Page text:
Federal dollars that localities use to fund care for those living with HIV have been cut off for months, leaving some who can't afford their own care without services.
Millions in unpaid funds are expected to begin flowing through city and state offices to 81 Maryland health organizations in the next couple of weeks, but the groups say people have already had to slash their budgets for food, housing and some medications.
"When you're on HIV medications, you need food, and some of these people have nowhere else to get it," said Tom Bonderenko, executive director of Moveable Feast, a nonprofit group that provides food to those with illness, including 370 with HIV and AIDS in Baltimore area. "It's been a tragedy these past few weeks."
The new fiscal year for the program began March 1, but passage of the federal budget was delayed until April and the federal agency has struggled to catch up. Maryland is due about $61 million from the Ryan White Care Act in the 2011 fiscal year, and much of that money has not been sent by the federal Health Resources and Services Administration.
Bonderenko said Moveable Feast received some money to cover the first few months of the year but, through July 1, is still owed $146,000. That will rise to $172,000 on Aug. 31.
The group tapped other funding sources but three weeks ago cut food service from 18 meals a week to 18 meals every two weeks, except for the critically ill, whose service was cut by a third. No caretakers or children are being provided services.
At the Moore Clinic for HIV Care at Johns Hopkins, officials plan to pare back services such as housing grants, co-payments for drugs and medications for diabetes and other illnesses suffered by those with HIV.
The clinic, which provides primary care services to 650 people with Ryan White dollars, is also filling some gaps with other funding sources, said Jeanne Keruly, an associate professor of medicine at Hopkins and director of Ryan White HIV/AIDS Clinical Services.
She said it has become hard to plan because the clinic's contract for the year has not yet been renewed and it has been without funding for two months. Last year, the clinic got $3 million.
"We're finding we can't help some people with certain needs," she said. "We also made the decision not to bring in any new patients to the program who were uninsured so we could continue to provide adequate services to those already in the practice."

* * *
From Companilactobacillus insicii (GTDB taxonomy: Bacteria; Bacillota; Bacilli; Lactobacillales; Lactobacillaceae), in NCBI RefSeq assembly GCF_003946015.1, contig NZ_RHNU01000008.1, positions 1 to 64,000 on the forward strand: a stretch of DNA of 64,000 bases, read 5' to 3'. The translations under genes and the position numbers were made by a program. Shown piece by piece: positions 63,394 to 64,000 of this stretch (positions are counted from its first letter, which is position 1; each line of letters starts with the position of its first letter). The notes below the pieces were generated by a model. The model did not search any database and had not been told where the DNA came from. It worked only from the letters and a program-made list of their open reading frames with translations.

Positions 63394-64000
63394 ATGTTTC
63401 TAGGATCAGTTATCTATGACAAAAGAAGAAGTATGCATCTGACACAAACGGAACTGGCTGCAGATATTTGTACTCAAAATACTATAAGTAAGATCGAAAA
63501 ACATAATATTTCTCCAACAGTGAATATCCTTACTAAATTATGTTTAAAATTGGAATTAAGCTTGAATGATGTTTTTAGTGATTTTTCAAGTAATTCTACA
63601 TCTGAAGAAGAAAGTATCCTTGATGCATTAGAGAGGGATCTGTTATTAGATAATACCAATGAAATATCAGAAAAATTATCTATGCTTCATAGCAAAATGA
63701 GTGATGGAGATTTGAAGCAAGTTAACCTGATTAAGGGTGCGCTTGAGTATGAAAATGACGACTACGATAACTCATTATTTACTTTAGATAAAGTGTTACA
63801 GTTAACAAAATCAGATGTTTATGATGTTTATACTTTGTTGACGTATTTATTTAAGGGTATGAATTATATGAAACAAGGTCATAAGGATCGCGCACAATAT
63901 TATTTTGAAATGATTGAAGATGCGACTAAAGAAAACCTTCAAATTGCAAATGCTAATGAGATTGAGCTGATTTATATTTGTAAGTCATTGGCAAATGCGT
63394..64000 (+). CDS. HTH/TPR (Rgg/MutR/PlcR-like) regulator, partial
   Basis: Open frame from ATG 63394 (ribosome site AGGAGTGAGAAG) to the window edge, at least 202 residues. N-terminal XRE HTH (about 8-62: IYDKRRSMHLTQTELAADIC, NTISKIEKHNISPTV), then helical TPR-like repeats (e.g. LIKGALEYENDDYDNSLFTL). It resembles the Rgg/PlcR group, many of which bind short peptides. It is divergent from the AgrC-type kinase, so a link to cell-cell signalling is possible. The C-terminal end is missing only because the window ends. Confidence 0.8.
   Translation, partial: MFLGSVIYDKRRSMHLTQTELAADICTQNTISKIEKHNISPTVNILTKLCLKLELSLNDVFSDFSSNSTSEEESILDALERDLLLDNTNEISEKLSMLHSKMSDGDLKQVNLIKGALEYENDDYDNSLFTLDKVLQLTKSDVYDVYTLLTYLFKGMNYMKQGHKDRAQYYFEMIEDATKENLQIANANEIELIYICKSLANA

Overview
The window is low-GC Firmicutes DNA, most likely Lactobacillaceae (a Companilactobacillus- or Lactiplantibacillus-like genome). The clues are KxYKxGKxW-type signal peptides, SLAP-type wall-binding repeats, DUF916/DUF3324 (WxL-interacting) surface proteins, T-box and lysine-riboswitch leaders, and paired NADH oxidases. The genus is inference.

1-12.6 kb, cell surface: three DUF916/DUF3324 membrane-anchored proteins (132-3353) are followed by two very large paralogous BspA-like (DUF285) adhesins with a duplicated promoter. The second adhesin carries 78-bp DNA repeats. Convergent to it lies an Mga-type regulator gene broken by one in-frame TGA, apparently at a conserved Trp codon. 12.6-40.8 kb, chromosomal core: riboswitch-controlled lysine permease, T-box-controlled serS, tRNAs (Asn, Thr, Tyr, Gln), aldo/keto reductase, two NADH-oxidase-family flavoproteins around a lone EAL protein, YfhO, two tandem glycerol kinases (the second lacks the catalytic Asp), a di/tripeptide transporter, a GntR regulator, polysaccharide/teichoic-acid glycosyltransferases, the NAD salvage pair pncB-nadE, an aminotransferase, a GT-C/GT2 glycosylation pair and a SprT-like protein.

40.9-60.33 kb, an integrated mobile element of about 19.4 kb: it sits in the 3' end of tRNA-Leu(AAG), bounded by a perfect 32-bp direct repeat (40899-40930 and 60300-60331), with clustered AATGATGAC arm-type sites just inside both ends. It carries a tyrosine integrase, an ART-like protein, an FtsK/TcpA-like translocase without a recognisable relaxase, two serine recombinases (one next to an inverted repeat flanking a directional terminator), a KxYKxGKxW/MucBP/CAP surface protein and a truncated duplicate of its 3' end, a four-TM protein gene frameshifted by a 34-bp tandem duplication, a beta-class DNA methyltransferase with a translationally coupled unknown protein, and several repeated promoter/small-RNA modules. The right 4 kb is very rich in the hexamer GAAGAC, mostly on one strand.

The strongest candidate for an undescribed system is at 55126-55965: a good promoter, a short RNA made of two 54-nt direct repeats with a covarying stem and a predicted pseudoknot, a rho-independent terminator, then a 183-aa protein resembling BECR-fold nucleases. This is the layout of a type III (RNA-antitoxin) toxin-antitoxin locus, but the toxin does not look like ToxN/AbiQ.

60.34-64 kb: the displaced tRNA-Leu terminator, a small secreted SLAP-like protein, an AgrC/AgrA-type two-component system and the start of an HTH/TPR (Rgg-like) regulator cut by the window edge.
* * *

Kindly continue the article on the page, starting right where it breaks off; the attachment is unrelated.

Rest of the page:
Gaps in service threaten health, said Dr. Cynthia Sears, a professor of medicine in Hopkins' division of infectious disease and a board member at Moveable Feast. HIV patients get distracted from their care, and those who stop taking medications can develop drug resistance and other ill effects.
Dr. Kathleen Squires, chairwoman of the HIV Medicine Association, a providers group, said the same scenario is playing out nationally.
"The delay in funding is forcing these programs to cut services that low-income HIV-infected patients depend on," she said. "We hope these delays, which have lasted for months, can be resolved immediately so programs that rely on Ryan White grant funding can restore vital services to both new and established patients."
A spokesman for the Health Resources and Services Administration said the $61 million due the Baltimore area in fiscal 2011 comes from two main pots of money that pay for drugs and services.
Agency records show that about $10 million has been paid to the Baltimore region from one fund that pays for auxiliary services and $11 million more is due. Another $19 million has been paid from a fund that includes HIV medication money around the state, and another $21 million is due. Much of the remainder should be available this week or next.
A portion of the money is paid through the Baltimore City Health Department, which expects to begin sending payments to community organizations next week.